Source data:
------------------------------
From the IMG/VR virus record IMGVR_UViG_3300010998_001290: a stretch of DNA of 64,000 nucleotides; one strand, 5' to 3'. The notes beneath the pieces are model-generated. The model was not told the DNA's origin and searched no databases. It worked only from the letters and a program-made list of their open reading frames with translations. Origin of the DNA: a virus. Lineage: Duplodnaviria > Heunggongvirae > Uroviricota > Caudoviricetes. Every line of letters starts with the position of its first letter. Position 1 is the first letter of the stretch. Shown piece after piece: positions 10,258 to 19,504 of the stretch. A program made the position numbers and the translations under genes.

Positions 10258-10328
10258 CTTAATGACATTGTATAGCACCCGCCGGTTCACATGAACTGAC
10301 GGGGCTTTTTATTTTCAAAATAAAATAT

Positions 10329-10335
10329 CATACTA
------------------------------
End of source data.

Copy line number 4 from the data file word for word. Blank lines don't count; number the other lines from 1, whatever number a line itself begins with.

10301 GGGGCTTTTTATTTTCAAAATAAAATAT